Why Don’t Cardiff City Play At The Millennium Stadium?

Hamish Woodward

Cardiff City have had two fantastic grounds in Ninian Park and The Cardiff City Stadium, but the Bluebirds have never called the Millennium Stadium their home.

While Cardiff famously played in their home city for the 2003 Football League Second Division play-off final victory over Queens Park Rangers, the home of Welsh rugby has remained just another stadium in the city for the Bluebirds.

Cardiff have actually played in Wembley Stadium more times this century than the Millennium Stadium (now called the Principality Stadium), appearing in an FA Cup Final (and semi-final), League Cup Final and Play Off Final in the home of English football.

Cardiff City lost to Harry Redknapp’s Portsmouth in the 2008 FA Cup Final at Wembley Stadium.

Cardiff City play at the aptly named Cardiff City Stadium, and have done since their 2009 move from former ground Ninian Park.

While the Millennium Stadium is the biggest stadium in Cardiff, it is owned and operated by Millennium Stadium plc, a subsidiary company of the Welsh Rugby Union.

The WRU have allowed football to be played at the ground, with Wales playing the majority of their international matches at the 74,000 seater stadium between 2000 and 2012.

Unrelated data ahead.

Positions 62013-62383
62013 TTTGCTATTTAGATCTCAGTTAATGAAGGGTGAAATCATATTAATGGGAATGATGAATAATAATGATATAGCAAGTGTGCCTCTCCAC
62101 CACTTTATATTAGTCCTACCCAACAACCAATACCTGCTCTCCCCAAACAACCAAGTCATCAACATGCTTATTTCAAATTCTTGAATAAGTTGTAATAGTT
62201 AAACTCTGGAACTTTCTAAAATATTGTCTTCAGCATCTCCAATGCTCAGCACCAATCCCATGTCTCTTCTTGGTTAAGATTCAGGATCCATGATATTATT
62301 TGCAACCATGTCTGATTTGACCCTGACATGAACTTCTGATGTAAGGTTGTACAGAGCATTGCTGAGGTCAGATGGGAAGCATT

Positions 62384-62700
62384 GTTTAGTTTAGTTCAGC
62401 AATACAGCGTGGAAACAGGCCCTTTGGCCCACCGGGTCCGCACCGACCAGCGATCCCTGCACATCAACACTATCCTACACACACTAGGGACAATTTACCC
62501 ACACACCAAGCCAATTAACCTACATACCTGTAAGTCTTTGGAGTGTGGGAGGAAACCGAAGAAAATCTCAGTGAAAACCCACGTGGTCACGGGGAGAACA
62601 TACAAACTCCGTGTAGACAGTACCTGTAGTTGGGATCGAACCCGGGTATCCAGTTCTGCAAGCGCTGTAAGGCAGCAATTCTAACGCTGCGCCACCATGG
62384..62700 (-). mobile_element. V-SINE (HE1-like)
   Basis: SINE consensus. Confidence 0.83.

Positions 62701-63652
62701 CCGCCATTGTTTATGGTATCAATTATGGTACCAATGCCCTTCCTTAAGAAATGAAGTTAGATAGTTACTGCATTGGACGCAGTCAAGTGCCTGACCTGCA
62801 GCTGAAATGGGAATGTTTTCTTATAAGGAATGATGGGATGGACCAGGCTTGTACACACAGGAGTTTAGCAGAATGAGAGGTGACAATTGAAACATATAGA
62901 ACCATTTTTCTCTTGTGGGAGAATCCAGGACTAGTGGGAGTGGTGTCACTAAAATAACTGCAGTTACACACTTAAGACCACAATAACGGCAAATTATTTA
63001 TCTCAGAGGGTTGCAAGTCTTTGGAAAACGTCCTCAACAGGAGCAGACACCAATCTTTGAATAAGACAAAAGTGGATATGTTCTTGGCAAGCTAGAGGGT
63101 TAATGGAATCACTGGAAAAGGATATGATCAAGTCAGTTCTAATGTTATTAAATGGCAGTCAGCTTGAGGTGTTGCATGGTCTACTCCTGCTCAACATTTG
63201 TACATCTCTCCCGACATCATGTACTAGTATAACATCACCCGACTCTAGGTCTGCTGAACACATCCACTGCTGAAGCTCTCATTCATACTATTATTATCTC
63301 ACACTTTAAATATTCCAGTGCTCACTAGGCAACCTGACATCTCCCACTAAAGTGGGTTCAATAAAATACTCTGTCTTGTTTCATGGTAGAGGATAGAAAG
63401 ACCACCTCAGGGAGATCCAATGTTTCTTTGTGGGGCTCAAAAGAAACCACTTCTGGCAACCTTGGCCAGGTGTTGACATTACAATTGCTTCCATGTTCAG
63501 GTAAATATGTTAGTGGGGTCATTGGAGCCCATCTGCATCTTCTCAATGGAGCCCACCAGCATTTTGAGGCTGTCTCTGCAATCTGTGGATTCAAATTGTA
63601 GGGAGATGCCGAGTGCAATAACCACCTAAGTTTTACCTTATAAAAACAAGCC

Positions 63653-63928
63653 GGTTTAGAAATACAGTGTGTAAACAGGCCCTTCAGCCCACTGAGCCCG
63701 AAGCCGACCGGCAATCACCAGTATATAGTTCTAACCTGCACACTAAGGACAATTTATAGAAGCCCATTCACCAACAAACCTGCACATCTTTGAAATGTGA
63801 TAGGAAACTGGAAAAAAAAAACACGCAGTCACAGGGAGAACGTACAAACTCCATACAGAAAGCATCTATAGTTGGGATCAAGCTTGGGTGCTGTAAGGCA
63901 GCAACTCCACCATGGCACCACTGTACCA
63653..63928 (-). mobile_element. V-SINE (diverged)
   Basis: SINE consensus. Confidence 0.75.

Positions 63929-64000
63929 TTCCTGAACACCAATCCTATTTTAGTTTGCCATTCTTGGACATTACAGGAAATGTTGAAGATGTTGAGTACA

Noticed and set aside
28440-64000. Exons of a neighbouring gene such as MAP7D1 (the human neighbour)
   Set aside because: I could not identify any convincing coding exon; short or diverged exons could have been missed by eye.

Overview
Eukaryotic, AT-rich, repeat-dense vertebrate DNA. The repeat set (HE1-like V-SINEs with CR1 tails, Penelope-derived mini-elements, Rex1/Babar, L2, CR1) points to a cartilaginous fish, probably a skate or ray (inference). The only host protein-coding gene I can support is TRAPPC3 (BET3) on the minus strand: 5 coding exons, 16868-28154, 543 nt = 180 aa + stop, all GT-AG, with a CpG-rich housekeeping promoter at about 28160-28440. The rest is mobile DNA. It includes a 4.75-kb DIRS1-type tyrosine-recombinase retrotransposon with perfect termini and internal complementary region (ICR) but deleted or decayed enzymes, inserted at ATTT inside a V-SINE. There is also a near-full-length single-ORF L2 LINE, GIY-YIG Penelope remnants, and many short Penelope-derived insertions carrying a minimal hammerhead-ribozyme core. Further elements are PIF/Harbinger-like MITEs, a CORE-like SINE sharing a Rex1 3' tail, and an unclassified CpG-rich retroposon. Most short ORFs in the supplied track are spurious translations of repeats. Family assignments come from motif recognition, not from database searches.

The Millennium Stadium is the biggest stadium in Wales, and the fourth biggest in the UK.

However, due to dwindling attendance after decades of disappointment from the team, the FAW made the decision to make the Cardiff City Stadium the new home of Welsh football.

Just as Cardiff City had done in 2009, the Welsh National Team moved to the Cardiff City Stadium permanently for their EURO 2012 qualifiers. This smaller venue improved the atmosphere in the stadium and immediately improved the side’s home from.

The FAW did book one more qualifier in the Millennium Stadium in 2011. For the Wales vs England game in the EURO 2012 qualifiers, they moved Wales back to the rugby ground to sell more tickets to the high-profile match for the Dragons.

Sadly, England won the match 2-0 and dampened Wales’ hopes of qualifying, in a match that all-but ended Robert Earnshaw’s international career.

The improved atmosphere has been labelled a key factor for Wales success in qualifying for EURO 2016 – Wales’ first major tournament appearance since 1958.

The last time Wales played at the Millennium Stadium was in a friendly against Spain in 2018, where Sam Vokes scored in a 4-1 loss to the former World Champions.

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